In the light of all of the information before me, I have considered whether a custodial sentence is appropriate.  You have been found guilty of an assault with the features I have set out above. What you did was wholly unprofessional and contrary to all of your training. No act of assault was directed at you. There was no suggestion that the other door steward, Mr Hauley, required or requested you to intervene in the way that you did. You used a type of hold that was regarded as dangerous and never to be used. Once Mr Grant was taken to the ground and being restrained by you and the two other door stewards, you nonetheless maintained your hold in the manner described for some minutes, and after Mr Grant ceased to struggle. Whatever Mr Grant’s state of inebriation, this must have been a distressing and terrifying assault to experience, and coming as it did only a very few minutes after he was roused from sleep inside the bar.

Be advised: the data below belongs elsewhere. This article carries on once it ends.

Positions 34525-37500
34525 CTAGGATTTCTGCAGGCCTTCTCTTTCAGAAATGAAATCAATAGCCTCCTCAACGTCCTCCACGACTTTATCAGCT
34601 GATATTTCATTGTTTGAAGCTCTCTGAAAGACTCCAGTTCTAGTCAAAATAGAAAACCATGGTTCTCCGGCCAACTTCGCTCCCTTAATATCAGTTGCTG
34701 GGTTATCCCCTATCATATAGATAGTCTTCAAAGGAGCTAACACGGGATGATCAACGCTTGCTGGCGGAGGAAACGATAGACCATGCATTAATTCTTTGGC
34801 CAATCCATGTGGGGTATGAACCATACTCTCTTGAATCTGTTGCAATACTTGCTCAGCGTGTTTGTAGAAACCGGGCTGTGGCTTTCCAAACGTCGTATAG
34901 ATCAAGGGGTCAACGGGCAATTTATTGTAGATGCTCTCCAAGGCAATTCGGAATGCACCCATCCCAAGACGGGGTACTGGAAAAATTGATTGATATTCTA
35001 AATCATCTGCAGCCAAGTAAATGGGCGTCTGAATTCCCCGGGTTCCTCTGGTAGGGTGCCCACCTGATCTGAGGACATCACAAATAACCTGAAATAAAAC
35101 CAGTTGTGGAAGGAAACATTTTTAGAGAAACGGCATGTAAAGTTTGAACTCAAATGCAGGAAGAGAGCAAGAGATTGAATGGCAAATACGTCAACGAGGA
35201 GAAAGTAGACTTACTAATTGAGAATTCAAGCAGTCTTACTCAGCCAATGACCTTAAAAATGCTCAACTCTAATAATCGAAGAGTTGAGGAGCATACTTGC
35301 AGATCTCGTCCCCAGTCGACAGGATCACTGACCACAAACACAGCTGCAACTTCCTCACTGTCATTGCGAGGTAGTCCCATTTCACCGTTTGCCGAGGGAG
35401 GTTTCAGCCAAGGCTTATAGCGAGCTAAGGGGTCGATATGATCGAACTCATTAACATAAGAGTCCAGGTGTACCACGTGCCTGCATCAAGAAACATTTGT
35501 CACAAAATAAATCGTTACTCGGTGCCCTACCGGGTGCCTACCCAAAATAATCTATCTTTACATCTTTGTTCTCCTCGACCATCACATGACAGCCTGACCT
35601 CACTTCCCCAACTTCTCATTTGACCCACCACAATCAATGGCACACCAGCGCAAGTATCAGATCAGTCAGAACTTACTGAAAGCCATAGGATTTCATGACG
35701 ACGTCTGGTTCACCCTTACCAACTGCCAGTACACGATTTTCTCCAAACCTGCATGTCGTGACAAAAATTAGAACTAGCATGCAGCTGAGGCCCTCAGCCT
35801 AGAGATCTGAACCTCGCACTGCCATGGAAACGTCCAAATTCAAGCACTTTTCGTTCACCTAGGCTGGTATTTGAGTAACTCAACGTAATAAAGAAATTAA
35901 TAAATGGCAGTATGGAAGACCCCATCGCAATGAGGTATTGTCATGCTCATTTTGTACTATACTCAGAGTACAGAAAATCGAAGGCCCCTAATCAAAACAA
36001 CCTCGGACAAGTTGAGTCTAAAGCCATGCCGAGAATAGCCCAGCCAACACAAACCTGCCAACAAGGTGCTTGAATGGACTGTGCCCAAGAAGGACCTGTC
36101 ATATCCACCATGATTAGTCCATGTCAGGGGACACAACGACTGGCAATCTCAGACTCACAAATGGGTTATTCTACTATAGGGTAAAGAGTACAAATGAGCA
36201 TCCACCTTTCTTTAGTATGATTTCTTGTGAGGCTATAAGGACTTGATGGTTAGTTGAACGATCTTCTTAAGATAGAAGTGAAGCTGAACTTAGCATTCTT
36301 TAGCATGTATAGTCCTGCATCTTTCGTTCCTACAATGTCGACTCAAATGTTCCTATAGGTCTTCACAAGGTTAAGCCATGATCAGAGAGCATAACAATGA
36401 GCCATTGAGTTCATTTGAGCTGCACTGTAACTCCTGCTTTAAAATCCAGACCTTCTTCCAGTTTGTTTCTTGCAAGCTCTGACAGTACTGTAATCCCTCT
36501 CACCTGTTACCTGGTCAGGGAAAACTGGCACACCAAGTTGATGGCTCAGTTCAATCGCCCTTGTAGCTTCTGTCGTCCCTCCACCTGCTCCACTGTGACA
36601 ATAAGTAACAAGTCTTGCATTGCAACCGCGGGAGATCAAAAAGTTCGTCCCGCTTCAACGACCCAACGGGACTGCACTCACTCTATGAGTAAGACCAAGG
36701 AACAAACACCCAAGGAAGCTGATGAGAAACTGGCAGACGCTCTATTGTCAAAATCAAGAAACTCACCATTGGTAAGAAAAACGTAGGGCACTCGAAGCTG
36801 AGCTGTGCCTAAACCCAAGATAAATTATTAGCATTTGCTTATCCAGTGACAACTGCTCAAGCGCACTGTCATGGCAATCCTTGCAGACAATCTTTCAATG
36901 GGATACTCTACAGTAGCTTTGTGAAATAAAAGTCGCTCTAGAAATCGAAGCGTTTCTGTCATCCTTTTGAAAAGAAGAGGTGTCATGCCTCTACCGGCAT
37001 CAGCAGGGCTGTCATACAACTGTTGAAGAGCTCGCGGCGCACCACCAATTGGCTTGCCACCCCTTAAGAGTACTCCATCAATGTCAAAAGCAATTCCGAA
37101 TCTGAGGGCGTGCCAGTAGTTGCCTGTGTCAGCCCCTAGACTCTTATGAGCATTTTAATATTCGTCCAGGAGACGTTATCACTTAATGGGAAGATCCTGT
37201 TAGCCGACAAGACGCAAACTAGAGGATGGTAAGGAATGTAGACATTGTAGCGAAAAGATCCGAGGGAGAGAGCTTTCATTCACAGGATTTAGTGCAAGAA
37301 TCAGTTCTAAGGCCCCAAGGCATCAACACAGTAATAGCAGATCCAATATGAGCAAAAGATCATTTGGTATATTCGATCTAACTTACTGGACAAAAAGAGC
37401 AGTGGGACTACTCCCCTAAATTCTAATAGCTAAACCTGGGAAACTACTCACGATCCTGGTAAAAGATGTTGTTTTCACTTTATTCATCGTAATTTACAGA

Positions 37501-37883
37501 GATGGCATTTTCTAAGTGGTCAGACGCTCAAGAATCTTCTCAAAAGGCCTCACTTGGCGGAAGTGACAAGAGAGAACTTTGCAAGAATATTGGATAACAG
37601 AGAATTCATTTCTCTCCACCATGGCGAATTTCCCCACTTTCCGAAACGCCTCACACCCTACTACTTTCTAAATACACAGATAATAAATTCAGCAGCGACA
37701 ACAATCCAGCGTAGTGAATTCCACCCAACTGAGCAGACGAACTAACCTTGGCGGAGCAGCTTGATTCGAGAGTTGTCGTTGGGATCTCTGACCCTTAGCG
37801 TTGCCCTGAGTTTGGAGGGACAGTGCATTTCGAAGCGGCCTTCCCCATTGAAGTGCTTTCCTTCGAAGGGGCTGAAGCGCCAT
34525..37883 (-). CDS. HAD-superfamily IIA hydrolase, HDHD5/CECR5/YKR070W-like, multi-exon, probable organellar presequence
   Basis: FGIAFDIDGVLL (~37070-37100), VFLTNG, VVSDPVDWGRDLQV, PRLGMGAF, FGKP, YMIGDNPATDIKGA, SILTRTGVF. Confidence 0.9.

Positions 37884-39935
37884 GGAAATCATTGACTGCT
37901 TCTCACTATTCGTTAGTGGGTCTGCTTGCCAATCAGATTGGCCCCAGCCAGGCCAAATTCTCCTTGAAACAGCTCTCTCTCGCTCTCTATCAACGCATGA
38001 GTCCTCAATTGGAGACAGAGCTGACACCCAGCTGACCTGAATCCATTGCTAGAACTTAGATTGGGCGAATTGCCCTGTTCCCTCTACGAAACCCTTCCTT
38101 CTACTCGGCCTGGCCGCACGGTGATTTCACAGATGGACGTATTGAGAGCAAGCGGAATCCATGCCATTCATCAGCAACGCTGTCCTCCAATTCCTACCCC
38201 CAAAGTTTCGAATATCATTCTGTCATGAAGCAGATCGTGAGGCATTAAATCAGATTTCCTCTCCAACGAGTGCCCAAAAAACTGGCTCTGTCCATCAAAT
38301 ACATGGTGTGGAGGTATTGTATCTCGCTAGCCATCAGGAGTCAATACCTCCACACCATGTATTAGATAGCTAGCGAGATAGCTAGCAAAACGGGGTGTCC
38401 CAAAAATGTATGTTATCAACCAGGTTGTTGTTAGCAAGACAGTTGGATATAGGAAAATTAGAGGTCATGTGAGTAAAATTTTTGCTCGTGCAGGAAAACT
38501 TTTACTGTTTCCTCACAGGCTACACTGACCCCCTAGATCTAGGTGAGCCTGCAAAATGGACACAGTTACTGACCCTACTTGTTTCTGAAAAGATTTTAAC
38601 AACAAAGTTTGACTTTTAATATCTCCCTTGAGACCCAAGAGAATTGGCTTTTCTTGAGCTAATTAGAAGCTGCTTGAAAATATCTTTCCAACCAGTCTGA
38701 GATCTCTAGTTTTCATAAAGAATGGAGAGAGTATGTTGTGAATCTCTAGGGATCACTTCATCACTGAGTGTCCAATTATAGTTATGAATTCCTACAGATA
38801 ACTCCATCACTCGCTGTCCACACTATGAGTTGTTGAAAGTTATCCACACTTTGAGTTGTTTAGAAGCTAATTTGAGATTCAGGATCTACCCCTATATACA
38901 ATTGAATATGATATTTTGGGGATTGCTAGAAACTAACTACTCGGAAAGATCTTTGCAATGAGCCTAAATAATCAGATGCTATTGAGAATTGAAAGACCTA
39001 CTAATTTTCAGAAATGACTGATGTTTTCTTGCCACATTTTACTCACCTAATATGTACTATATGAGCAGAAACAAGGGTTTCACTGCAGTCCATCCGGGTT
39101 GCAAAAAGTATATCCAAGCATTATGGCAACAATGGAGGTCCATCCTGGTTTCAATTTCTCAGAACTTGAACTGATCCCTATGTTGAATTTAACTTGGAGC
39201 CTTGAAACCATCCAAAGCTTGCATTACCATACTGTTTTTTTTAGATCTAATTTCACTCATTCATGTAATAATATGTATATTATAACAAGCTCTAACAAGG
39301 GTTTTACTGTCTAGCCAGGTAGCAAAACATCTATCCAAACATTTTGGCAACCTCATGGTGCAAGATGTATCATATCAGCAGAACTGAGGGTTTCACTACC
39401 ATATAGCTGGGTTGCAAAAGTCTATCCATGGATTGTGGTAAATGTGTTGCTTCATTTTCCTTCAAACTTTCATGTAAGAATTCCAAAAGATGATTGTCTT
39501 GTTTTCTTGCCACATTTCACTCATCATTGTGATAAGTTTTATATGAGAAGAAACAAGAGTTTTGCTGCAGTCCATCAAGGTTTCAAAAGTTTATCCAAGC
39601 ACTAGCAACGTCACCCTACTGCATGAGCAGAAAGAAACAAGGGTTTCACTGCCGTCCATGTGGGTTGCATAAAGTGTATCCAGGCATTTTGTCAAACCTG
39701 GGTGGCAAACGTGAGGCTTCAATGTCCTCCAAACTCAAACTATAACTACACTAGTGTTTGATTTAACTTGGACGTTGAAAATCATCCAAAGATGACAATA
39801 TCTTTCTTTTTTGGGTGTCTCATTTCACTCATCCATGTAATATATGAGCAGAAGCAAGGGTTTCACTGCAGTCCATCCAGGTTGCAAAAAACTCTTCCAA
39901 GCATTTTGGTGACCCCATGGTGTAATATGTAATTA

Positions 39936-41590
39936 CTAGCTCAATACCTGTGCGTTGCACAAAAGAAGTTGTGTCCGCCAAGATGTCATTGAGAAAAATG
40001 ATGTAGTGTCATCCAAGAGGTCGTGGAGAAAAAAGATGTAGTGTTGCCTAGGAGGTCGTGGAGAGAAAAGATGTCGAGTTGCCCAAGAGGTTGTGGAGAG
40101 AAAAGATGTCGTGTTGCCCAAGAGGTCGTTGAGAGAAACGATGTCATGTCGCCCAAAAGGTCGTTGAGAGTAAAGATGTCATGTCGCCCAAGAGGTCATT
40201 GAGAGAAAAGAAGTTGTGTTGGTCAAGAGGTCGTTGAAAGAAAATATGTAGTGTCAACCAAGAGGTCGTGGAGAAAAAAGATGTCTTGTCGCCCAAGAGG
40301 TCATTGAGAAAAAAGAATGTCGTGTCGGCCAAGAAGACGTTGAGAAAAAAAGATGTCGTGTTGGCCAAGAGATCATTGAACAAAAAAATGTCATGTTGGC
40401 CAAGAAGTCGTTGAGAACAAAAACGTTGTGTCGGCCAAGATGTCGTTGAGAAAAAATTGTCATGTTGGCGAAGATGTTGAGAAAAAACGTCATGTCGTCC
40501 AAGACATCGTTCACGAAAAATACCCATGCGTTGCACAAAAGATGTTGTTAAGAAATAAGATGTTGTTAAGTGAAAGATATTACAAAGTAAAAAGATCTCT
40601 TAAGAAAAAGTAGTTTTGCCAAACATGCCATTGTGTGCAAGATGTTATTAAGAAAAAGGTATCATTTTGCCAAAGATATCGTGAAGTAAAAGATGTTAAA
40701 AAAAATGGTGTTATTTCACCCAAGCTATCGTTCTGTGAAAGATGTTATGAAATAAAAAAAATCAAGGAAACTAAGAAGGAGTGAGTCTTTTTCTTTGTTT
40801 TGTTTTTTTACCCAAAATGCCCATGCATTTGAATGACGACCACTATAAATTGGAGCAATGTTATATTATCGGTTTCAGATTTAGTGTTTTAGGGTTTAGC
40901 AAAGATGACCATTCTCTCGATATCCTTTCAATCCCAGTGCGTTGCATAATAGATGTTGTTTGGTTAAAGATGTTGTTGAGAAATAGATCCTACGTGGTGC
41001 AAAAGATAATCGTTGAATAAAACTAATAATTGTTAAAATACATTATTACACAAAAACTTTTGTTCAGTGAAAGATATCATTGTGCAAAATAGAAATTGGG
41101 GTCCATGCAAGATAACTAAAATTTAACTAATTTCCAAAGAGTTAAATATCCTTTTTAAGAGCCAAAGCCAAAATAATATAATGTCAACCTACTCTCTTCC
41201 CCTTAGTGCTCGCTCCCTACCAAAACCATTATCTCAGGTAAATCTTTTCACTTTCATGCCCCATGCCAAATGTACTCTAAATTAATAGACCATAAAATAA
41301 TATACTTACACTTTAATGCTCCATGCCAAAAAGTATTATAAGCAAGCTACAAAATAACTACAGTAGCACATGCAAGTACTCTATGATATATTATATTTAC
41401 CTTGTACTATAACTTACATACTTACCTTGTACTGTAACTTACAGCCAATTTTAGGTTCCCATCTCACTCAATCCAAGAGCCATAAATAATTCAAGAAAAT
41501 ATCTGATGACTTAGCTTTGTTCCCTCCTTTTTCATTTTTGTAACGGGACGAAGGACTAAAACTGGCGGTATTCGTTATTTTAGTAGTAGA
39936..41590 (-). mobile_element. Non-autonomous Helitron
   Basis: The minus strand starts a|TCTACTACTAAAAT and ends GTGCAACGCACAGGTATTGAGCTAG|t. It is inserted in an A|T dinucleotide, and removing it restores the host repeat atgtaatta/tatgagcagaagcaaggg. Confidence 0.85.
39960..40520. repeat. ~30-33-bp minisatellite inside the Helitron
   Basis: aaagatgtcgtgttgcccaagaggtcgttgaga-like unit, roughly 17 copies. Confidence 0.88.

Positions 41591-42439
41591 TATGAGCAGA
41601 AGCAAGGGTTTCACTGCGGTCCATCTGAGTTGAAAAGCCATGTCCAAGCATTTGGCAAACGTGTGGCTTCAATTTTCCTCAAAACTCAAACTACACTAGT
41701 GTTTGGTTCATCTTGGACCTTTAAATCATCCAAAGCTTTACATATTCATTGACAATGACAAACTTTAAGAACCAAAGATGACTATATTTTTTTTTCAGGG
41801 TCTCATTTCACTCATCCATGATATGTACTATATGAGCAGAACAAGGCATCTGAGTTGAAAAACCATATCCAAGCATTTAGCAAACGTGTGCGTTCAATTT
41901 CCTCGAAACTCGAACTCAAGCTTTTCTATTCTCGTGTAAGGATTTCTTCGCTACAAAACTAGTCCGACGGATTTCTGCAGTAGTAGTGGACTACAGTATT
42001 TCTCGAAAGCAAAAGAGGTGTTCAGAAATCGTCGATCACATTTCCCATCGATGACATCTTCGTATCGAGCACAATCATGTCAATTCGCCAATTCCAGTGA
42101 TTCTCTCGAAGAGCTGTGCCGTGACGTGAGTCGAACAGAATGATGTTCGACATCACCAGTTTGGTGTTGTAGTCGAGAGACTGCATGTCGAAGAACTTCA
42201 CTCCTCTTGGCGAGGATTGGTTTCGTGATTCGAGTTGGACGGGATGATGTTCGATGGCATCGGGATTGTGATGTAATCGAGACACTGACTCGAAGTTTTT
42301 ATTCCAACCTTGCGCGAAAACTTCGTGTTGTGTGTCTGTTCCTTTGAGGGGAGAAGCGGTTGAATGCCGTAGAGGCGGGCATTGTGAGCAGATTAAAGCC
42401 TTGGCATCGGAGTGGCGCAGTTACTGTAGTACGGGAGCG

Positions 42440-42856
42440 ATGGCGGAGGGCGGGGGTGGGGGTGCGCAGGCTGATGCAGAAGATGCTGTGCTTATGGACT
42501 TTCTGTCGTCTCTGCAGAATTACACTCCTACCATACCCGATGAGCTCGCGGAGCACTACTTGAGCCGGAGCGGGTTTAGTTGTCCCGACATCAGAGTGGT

I have considered all the circumstances. I have considered whether there is no alternative to a term of imprisonment. The circumstances of this case are unusual. Taking into account the nature of the assault, the fact that you were in a position of responsibility, and the fact that the manner of its commission was wholly contrary to the training and standards to be expected of a licensed door steward, you are at serious risk of imprisonment. Before imposing such a sentence the law requires that I find that there is no alternative to a term of imprisonment. It was said on your behalf that what you did was badly executed, not badly motivated. You are a first offender.  I accept what is said on your behalf in this regard.

In the light of all of these circumstances, although with some hesitation, I do not believe that a term of imprisonment would be the appropriate or proportionate disposal in respect of the culpability of your conduct that night.

I have therefore decided to impose a non-custodial sentence. You will be made the subject of a Community Payback Order with an unpaid work requirement of 250 hours. This is to be completed within six months.”